‘Allied but Not Aligned’: Will Macron Redefine the Role of Europe in NATO?

In the context of war for supremacy between Beijing and Washington, the EU is not obliged to take sides, and should better find a way to protect its own interests, writes Valdai Club expert Pascal Boniface. Europe must avoid following blindly Washington and must be the actor of its own history and not its passive spectator.

By telling The Economist that NATO is suffering from “brain death” and that Europe must develop a military force of its own, Emmanuel Macron has rocked the boat. He has also stated that President Trump does not share the idea of “European Project”. On top of that, he added that even if Trump is not reelected, historical trends are pulling the NATO allies apart, with a widening gap between the United States and Europe.

His words have created a strong emotion and even fears in many European countries. For their leaders, NATO is still the bedrock of their security, and they perceived no need to change a situation existing since 1949, even 30 years after the fall of the Berlin wall.

Actually, European leaders make a confusion between their wishes and reality, turning a blind eye on it. Macron has just described the present situation.

Could we trust an alliance when the head of state of the main country has declared it obsolete? How strong is the US guarantee when Americans are able to pull out their troops from Syria without either consultation with or warning their European allies and abandoning the Kurds, which were decisive in the war against ISIS? When a member of the alliance, Turkey, is fighting without any consultations against these Kurdish allies?

The Golden Hammer: What’s Wrong with NATO?
Timofei Bordachev
Twenty years ago, on March 24, 1999, NATO aircraft dropped the first bombs on Yugoslavia, a sovereign and independent country. The air attacks were preceded by the absolutely symbolic negotiations at Rambouillet that resulted in the US and the UK putting forward a demand that 30,000 NATO troops be deployed in Kosovo.
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But for Macron, the problem is not entirely Trump. He reminds that Obama, having drawn red lines in case of the use of chemical weapons in Syria, finally did nothing once it had been documented. How to believe therefore that Washington will implement article 5 of NATO treaty envisaging military solidarity in case of aggression?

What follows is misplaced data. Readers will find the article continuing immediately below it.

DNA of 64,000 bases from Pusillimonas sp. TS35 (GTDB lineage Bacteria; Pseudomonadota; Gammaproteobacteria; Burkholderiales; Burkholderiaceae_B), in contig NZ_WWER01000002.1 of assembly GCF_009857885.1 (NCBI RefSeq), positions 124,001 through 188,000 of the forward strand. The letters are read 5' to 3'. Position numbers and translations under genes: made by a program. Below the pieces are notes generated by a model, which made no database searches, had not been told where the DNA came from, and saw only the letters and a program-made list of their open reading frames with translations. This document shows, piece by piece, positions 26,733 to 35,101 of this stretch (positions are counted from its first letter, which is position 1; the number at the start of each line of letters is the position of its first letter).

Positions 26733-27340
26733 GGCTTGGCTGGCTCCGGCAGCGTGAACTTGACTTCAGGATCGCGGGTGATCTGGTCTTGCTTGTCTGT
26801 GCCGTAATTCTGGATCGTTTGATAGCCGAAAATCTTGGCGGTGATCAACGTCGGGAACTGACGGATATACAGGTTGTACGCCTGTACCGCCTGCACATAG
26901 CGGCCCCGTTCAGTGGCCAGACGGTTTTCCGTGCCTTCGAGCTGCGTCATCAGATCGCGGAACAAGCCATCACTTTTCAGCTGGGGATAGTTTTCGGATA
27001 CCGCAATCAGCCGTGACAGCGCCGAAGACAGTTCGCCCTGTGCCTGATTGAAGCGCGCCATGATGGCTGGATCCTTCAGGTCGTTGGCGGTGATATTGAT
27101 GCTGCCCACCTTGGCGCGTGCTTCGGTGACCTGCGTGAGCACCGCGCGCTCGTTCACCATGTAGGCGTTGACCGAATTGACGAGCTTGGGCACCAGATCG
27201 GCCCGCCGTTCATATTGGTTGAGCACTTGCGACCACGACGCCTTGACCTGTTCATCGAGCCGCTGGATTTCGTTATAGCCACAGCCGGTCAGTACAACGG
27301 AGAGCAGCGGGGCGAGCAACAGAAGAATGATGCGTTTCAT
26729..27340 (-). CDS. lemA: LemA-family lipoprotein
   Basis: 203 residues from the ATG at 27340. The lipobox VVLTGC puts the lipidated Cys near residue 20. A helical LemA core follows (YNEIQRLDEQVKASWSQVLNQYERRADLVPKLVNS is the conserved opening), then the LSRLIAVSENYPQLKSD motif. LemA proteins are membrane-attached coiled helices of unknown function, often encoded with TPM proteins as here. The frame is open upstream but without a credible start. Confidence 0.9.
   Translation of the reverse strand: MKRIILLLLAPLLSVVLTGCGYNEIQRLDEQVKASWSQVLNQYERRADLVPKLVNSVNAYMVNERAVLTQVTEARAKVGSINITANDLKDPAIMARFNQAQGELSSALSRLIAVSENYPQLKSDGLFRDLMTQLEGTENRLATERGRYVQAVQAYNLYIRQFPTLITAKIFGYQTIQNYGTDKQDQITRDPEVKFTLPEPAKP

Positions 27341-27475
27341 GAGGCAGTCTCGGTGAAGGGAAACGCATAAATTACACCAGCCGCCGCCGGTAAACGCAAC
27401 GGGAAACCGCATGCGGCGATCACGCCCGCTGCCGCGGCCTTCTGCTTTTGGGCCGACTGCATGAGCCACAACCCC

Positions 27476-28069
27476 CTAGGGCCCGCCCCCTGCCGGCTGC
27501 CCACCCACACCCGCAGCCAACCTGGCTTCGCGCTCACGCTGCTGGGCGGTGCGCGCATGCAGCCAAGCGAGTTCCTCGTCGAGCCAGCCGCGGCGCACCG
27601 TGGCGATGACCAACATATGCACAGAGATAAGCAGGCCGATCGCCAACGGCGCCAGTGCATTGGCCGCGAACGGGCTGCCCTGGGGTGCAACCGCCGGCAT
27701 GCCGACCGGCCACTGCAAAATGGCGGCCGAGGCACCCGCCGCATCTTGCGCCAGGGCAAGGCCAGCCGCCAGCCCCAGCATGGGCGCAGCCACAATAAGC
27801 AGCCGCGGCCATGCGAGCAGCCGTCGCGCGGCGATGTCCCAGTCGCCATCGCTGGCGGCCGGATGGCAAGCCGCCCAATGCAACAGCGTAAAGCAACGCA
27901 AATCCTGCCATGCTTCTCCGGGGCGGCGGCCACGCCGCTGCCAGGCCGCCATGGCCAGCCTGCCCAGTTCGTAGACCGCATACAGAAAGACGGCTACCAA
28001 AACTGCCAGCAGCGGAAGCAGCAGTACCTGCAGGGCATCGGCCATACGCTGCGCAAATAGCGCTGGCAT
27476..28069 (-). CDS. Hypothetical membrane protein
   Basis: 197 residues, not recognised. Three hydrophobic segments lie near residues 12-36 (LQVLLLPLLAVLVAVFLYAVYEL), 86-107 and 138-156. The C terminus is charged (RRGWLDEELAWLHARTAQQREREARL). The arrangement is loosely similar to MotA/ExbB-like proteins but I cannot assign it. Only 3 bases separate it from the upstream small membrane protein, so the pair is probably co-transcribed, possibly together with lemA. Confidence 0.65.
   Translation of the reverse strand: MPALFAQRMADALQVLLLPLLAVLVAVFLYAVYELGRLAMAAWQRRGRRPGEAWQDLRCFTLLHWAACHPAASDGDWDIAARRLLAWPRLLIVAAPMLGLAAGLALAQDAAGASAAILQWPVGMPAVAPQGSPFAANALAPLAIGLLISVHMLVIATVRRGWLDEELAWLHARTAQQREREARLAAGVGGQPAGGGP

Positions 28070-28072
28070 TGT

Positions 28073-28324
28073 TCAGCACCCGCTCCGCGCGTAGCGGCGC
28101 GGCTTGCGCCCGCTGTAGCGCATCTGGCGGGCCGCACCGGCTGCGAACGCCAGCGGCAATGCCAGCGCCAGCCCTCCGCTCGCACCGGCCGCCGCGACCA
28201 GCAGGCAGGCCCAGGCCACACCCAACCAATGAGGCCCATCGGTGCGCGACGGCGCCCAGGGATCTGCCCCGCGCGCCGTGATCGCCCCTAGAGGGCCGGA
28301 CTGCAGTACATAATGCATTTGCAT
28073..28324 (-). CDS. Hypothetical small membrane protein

That’s why Macron pleads for European strategic autonomy. That’s why he wants to resume discussions with Russia, to give France and Europe more room for maneuver. During the electoral campaign in 2017, Macron referred himself to “Gaullo-mitterandism”, which means the traditional French diplomacy which aims, above all, to maintain French independence from the US. According to Hubert Vedrine, France is an ally of, but not aligned to the US.

China is more and more perceived in Washington as a strategic threat. Donald Trump regularly threatens to launch a trade war against Beijing, criticizing the huge US trade deficit toward China (400 billion dollars). But animosity toward China is not only Trump’s view. It is a matter of consensus in Washington, gathering both Republicans and Democrats.

The Thucydides Trap and the Rise of China
David Lane
The time for the USA to crush China as a rising power has gone. The USA is still a hegemonic power, though weakened by its excessive military spending and world ambitions. It took over a hundred years for the USA to realise its political and economic power as a world hegemon.
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The trendy strategic theory is “the Thucydides trap”. As for the Greek historian, the war between Sparta and Athens was ineluctable, since Sparta could not accept Athens’s rise. The comparison is made with the US and China now. Indeed, the question is no longer if China will exceed the US but when it will happen. As the US got used to be the greatest power in the world since 1945, this new situation fuels passions, fears and anxiety in Washington.

But, in this context of war for supremacy between Beijing and Washington, the EU is not obliged to take sides, and should better find a way to protect its own interests. Europe must avoid following blindly Washington and must be the actor of its own history and not its passive spectator.

Views expressed are of individual Members and Contributors, rather than the Club's, unless explicitly stated otherwise.